Building a ministry

A couple of people pass by the Rev. John Marlow of the Bradenton Gospel Tabernacle in Bradenton as he stands outside the church’s social hall.

After Marlow greets them and asks about their welfare, they go about their business, tidying up the property.

Without hesitation Marlow explains their presence on the church campus is part of the church’s purpose — to help people. At a time when economic hardships abound, they are two of 45 people who occupy apartments and houses on the church property, an important ministry of the church.

“It’s thrilling for those that can’t afford housing right now,” he said. “We don’t make money from it. This is part of our ministry. This is part of our giving back to the community.”

The Bradenton Gospel Tabernacle has been ministering to people in the community since 1943, when it first began in a storefront next to Pelot’s drugstore, said Marlow. Ever since the church began, it emphasized the teachings of Jesus Christ and helping people.

“Christ as a teacher is as valid today as he was historically,” said Marlow. “No one person can change the world. Every person doing what they can, can make their beliefs and faith change the world.”

John Roberts, a bridge builder by trade, came to Bradenton from Jacksonville and founded the church. He served as pastor until 1960.

Marlow became the second pastor, coming to the church in 1960, at age 27, after serving as a U.S. Army chaplain. At the time, Marlow had a choice between coming to Bradenton to preach or going to southern Illinois. He chose Bradenton, because after his own struggles with poverty as a child, he related to what the church was doing.

“I felt inspired by the Lord to this church,” said the 75-year-old pastor who has spent most of his career ministering at the Bradenton church. “It’s been a good journey. I came here for six months and it led to 49 years.”

During the years the church has grown from a local worship center to a more multicultural, interdenominational congregation, with services and Christian activities almost every day of the week. Weekly services include translations for different languages.

A highlight of every spring at the church since 1948 is the fellowship meeting that attracts a diverse population of believers from different countries and cultures around the world. This year’s “International Body of Christ Gathering” attracted more than 5,000 people from Africa, India, Jamaica, Costa Rica, Haiti, Zimbabwe and Kenya as well as other countries, according to Marlow. For four days, they shared Biblical preaching, worship ideas and Christian values.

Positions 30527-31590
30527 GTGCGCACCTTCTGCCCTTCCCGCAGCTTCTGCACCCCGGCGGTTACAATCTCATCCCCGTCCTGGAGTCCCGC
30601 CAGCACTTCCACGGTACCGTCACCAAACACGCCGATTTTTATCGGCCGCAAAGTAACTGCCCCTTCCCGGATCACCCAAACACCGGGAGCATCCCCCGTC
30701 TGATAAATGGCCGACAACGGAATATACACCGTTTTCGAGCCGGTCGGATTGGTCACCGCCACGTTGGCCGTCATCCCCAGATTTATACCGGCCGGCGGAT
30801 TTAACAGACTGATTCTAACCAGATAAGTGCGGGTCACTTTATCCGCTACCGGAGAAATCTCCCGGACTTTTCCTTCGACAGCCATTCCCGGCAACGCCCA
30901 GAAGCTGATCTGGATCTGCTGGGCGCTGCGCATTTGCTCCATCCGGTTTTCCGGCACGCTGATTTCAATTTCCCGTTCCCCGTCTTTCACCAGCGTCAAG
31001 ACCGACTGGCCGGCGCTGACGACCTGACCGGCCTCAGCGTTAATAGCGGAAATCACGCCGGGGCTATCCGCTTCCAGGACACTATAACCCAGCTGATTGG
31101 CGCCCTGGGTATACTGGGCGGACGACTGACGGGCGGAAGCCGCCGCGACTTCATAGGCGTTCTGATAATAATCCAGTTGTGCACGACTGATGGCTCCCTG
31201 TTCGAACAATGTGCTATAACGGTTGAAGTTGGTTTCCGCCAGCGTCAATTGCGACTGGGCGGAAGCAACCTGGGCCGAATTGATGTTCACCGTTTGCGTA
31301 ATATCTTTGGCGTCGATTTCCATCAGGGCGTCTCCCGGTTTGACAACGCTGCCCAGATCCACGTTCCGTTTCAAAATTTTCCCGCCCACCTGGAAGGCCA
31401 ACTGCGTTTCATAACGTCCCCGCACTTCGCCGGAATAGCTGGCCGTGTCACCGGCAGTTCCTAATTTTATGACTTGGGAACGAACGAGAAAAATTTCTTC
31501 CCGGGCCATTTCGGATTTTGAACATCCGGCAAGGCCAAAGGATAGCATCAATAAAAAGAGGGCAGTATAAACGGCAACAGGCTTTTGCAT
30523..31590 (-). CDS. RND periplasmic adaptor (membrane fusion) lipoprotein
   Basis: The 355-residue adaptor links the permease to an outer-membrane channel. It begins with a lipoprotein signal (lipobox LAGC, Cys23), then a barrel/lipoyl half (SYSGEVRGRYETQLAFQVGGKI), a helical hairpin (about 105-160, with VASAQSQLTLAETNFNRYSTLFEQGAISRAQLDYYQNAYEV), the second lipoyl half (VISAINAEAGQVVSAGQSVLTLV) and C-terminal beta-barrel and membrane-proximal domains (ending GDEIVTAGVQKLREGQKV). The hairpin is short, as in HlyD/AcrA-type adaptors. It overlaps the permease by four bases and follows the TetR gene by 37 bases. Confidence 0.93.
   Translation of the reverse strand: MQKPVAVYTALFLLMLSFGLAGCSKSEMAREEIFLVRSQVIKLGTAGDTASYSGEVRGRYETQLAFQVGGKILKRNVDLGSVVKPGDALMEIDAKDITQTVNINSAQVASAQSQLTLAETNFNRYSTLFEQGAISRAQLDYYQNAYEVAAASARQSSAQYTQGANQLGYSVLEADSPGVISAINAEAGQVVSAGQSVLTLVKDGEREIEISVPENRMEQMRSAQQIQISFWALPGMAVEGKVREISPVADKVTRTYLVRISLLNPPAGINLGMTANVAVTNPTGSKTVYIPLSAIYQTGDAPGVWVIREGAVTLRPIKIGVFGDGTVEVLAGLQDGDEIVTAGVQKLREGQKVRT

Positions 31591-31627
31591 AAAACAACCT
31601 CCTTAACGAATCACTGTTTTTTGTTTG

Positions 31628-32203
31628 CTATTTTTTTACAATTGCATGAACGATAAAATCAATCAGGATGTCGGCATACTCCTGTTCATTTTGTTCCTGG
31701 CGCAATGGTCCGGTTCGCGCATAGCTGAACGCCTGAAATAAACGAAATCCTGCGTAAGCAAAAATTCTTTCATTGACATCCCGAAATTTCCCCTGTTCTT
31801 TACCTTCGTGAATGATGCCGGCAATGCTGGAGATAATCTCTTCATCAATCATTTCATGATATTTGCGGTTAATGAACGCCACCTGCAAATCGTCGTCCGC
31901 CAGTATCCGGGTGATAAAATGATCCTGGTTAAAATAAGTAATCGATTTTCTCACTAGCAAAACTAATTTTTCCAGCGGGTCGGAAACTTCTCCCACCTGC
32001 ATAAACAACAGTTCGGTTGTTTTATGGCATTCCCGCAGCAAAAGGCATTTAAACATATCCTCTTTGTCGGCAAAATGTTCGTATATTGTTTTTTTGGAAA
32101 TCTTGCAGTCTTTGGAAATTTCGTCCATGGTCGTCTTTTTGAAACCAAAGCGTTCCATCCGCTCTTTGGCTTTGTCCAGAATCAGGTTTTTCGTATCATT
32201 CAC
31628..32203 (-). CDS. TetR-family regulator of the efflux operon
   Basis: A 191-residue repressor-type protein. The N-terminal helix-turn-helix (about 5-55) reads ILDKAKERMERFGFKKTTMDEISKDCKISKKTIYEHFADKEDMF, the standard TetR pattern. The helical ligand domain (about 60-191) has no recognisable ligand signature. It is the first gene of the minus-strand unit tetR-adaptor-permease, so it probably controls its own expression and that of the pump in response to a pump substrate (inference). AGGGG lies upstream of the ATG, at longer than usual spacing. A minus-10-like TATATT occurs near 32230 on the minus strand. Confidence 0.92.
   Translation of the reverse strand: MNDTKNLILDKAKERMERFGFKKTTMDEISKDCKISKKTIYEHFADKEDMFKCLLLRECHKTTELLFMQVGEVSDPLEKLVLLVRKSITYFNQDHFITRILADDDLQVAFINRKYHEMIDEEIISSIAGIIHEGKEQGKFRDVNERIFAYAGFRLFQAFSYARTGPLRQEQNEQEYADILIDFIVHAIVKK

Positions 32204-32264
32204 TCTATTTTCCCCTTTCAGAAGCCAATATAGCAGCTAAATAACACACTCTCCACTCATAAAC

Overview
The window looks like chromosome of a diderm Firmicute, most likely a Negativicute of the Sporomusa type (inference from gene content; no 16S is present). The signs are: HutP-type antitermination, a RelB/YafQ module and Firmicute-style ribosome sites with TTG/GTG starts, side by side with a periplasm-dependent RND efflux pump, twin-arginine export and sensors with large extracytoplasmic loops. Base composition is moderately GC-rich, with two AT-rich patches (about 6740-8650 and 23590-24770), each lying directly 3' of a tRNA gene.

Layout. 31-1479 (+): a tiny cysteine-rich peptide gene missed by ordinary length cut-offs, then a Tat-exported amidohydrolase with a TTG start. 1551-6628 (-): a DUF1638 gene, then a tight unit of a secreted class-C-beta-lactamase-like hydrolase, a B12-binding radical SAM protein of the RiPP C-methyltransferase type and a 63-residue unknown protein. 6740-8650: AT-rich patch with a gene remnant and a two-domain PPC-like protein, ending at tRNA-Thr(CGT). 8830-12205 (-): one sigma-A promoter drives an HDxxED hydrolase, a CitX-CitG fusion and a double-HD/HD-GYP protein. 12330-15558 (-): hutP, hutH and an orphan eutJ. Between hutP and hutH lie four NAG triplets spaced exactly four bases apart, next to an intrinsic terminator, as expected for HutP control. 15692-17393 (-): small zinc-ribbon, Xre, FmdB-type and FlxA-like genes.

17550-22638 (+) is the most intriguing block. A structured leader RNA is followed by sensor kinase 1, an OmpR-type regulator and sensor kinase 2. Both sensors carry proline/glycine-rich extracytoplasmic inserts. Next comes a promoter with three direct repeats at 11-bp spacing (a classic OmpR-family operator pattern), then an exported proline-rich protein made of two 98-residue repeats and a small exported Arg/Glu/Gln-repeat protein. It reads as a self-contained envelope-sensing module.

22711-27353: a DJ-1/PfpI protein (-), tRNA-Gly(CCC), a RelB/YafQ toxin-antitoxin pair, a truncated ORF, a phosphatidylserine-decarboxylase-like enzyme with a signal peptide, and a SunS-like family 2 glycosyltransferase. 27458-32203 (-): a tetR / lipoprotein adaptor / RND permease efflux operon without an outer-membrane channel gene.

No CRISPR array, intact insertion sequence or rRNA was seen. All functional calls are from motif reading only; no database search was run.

The annual gathering broke down the walls that sometimes separate people in the everyday world, because they share a continuity of belief in the same kind of worship from Roman Orthodox to Full Gospel, said Marlow.

“We are one body and fellowship of nationality and people,” he said. “We unite all. We cross lines of every background. It’s quite a blessing.”

Regular Sunday worship services at Bradenton Gospel Tabernacle church are progressive, but remain true to the gospel, said Marlow. Elders are seated in the numerous chairs on the podium along with the pastor and assistant pastor.

Marlow said it is the church’s way of showing the congregation “the church has multiple leadership and strong leadership.”

Matthew Knopf, one of the elders, credits Bradenton Gospel Tabernacle with being a major influence in his life. He has been attending since he was 2 years old, and at one time lived at the church.

Knopf’s family attends the church as well as all eight of his employees of his contracting business. He calls the church “phenomenal” and Marlow “a true man of God.”

“It’s more of a family to me than a church,” said Knopf. “We believe the truth is there. I don’t think you’ll find a church like this anywhere in the area.”

The Tabernacle Christian School, where Knopf graduated, is a private Christian school adjacent to the church and has been in operation since 1976. The school has 40 students and emphasizes the fundamental teachings of Christ in addition to core educational curriculum for kindergarten through 12th grade, according to Marlow.

But helping people is the primary mission of the church, said Knopf. The church has a number of ministries, including one to help the homeless where the church offers meals, food boxes, clothing and support. “Jesus helped people, so we try to help people, too,” said Knopf. “No one that comes here is turned away.”

In the 64 years since the Bradenton Gospel Tabernacle started, it has grown and prospered, said Marlow. The church has 350 members and more than 200 attend the regular Sunday afternoon worship service, and they now have satellite locations in Pittsburgh; Blair, Miss.; and Sebring.

Bradenton Gospel Tabernacle moved to its building on Seventh Avenue in 1952. When members purchased the church property, the old buildings could have been taken down to make room for a larger church, but Marlow saw them as an opportunity to expand the church mission. And as the years progressed, different people — from elderly folk to families — have made Bradenton Gospel Tabernacle their home, not just on the grounds, but in their hearts as well.

“I believe that still is the basis of Christ’s teachings, helping people if they don’t have a better way of life,” said Marlow. “I think that’s better than the $40 million-dollar cathedrals people are building today.”

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